Tx: Add or increase the bedtime dose of insulin
Type II oral agents that cause hypoglycemia
Sulfonylureas (glyburide, glipizide, etc) - insulin stimulator
Repaglinide (Prandin) - insulin stimulator
Nateglinide (Starlix) - insulin stimulator
Pramlintide (Symlin) - High risk for hypoglycemia Must be on strict carb intake per day.
Exenatide (Byetta) - *may exacerbate hypoglycemia when administered with insulin or insulin stimulators* Causes N/V
Type II oral agents that do NOT cause hypoglycemia
Biguanides (Metformin) - insulin sensitizer. Do NOT give if creat >1.5. Causes renal failure.
Alpha-glucosidase inhibitors - work in the gut to present the breakdown on glucose so it is not absorbed in your blood. Cause BAD GI side effects.
Thiazolidinediones - insulin sensitizer. Liver and heart SE.
Sitagliptin (Januvia) - people on this drug feel like they have an URI
Insulin stimulators that can cause hypoglycemia
Include: Chlorpropamide, Glyburide, glucotrol, glypizide, glimepiride, tolazamide, tolbutamide
Less effective after >5 years of T2DM, older adults, or presence of severe hyperglycemia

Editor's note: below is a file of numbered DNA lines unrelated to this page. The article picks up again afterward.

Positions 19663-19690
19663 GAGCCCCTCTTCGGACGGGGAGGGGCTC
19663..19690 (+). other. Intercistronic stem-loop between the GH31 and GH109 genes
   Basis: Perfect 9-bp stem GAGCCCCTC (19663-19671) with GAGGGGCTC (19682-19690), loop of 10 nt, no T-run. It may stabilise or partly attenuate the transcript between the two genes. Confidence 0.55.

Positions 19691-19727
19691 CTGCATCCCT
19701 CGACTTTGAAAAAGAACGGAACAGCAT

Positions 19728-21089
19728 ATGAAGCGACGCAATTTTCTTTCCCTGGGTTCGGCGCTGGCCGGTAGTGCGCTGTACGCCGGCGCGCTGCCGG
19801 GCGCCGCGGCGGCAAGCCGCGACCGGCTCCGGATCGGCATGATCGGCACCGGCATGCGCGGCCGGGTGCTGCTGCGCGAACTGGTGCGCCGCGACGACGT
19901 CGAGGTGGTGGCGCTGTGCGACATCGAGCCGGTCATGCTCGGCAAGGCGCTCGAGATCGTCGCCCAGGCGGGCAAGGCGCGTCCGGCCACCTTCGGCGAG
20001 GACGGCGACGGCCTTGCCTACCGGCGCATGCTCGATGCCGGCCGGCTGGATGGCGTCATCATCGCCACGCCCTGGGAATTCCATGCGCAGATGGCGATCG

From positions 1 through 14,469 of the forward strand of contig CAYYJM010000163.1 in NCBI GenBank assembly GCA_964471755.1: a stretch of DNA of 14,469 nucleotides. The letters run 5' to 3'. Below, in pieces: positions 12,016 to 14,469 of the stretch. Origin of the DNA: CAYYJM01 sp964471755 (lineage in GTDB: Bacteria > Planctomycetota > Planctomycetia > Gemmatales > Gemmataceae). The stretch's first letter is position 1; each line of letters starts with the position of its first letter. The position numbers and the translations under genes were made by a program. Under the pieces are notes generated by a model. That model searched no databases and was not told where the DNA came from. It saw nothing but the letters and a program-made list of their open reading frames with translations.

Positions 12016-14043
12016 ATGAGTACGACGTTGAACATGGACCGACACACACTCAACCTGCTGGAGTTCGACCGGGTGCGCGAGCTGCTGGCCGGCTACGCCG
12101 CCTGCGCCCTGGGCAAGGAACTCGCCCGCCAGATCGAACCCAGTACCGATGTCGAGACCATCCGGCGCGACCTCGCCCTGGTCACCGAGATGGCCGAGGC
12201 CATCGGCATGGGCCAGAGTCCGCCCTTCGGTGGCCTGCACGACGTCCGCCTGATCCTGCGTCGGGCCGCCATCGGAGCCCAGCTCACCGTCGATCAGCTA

Insulin sitmulators with a more rapid onset. Can cause hypoglycemia.
Include: repaglinide (Prandin) and nateglinide (Starlix)
Take Medication 1-30 minutes prior to meal
Caution in hepatic or renal impairement
Can cause hypoglycemia if used with insulin or insulin stimulators.
Slows gastric emptying, leading to appetite suppression and weight loss
Major adverse effect: N/V, pancreatitis
Contraindicated in gastroparesis
Include: Metformin. Do NOT use of creat >1.5 or GFR
Take with first bite of meal
Work in the gut to block glucose metabolism. Can cause severe GI effects such as diarrhea, flatulence.
Include: Acarbose (Precose) and Miglitol (Glyset)
SE: diarrhea, increased flatus
Avoid in IBD and impaired renal function
Insulin sensitizers that can cause heart and/or liver failure!